Test probe 546 includes a probe plunger extending from within a waffle-ended spring probe assembly which rests atop a personality post 562 installed in probe-mounting plate 524. Personality post 562 extends through the probe-mounting plate 524 from the first side which faces the translator fixture 580 to a second side which faces an alignment plate 504. Personality post 562 is electrically connected to personality pin 572 on the second side of the probe-mounting plate 524 by means of wirewrap 512. Personality pin 572 is embedded in the second side of the probe-mounting plate 524. A long wirewrap post of personality pin 572 extends through a hole in alignment plate 504 to make contact with interface probes 502 to the tester (not shown). The alignment plate 504 aligns the wirewrap post of personality pin 572 to the predetermined location of a corresponding interface pin 502 of the tester.
The long test probes 546, 548 and 554 are in alignment on a first side of the translator fixture 580 with limited-access test targets 534 of a loaded-board 536. The test probes 546, 548 and 554 are in alignment on a second side of the translator fixture 580 with personality post 562, personality peg 560 and spring probe 552, respectively. The spring probe 552 of limited-access test probe 554, the personality peg 560 of limited-access test probe 548, and the personality post 562 of limited-access test probe 546 can be installed at specific predetermined depths within the probe-mounting plate 524 in order to accommodate unique probe and target geometries and heights.
The personality pin 572, the personality peg 560, and the personality post 562 are unique components. The personality pin 572 is installed in the bottom side of the probemounting plate and possesses a metal tail which can accept sockets or wirewrap. Both the personality peg 560 and the personality post 562 extend through the probe-mounting plate. The personality peg 560 conducts electricity and possesses a large head which is suitable for contact with a sharp object and a tail which can accept sockets or wirewrap. The personality post 562 also conducts electricity, but possesses a small head and a tail which can accept sockets or wirewrap.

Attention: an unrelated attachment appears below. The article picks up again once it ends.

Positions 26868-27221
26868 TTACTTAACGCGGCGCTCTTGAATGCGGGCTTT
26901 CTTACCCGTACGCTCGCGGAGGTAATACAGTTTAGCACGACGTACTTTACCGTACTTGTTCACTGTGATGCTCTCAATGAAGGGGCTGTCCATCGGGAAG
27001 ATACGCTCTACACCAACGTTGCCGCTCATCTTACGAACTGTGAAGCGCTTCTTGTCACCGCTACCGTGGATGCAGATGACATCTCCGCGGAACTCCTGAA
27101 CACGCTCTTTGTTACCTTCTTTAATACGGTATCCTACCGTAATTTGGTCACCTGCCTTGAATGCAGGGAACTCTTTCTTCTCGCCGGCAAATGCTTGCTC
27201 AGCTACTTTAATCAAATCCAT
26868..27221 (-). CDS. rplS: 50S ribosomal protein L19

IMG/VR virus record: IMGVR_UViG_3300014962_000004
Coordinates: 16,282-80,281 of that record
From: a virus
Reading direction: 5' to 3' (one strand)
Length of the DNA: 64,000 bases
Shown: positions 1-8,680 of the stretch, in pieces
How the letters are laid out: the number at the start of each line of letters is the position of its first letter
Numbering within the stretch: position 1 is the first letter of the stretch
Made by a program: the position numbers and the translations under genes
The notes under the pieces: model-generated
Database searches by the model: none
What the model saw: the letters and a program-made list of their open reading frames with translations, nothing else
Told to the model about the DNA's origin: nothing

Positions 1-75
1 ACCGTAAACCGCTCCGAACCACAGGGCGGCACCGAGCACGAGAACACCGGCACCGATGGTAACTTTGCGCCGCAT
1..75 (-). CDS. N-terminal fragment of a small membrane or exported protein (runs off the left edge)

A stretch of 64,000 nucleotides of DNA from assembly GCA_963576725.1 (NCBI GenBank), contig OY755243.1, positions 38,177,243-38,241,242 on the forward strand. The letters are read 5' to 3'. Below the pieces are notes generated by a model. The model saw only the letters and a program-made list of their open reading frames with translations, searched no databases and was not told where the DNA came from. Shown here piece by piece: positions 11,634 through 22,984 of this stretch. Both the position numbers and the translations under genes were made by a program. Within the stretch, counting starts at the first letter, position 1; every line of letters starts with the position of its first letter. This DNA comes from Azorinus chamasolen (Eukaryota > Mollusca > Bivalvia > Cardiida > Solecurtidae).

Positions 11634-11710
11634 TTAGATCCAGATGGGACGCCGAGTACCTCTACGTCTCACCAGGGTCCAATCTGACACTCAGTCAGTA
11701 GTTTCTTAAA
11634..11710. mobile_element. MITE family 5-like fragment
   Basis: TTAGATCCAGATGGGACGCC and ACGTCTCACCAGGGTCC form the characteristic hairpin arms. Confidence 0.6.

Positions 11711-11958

Standard-access targets 574 and 576 are accessed by spring probes 532, 538 and 540 that are installed in top guide plate 526 of translator fixture 580. Spring probes 532, 538 and 540 are electrically connected to interface probes 502 of the tester in one of the following methods.
First, a spring probe 532 may have a long, wirewrap tail 556 that extends through holes in guide plates 522 and the probe-mounting plate 524. The long, wirewrap tails 556 are electrically connected to personality pins 510 on the second side of the probe-mounting plate 524 by means of wirewrap 558. Personality pins 510 are embedded in the second side of the probe-mounting plate 524. A long wirewrap post of personality pins 510 extend through holes in alignment plate 504 to make contact with interface probes 502 to the tester (not shown). Alignment plate 504 aligns the wirewrap posts of personality pins 510 to the predetermined location of a corresponding interface pin 502 of the tester.
A spring probe 540 may have a long wirewrap 515 that is routed through guide plates 522 and wire-wrapped to personality post 514 that is embedded in probe-mounting plate 524. Personality post 514 extends through the probe-mounting plate 524 from the first side which faces the translator fixture 580 to a second side which faces an alignment plate 504. Personality post 514 is electrically connected to personality pin 578 on the second side of the probe-mounting plate 524 by means of wirewrap 584. Personality pin 578 is embedded in the second side of the probe-mounting plate 524. A long wirewrap post of personality pin 578 extends through a hole in alignment plate 504 to make contact with interface probes 502 to the tester (not shown). The alignment plate 504 aligns the wirewrap post of personality pin 578 to the predetermined location of a corresponding interface pin 502 of the tester.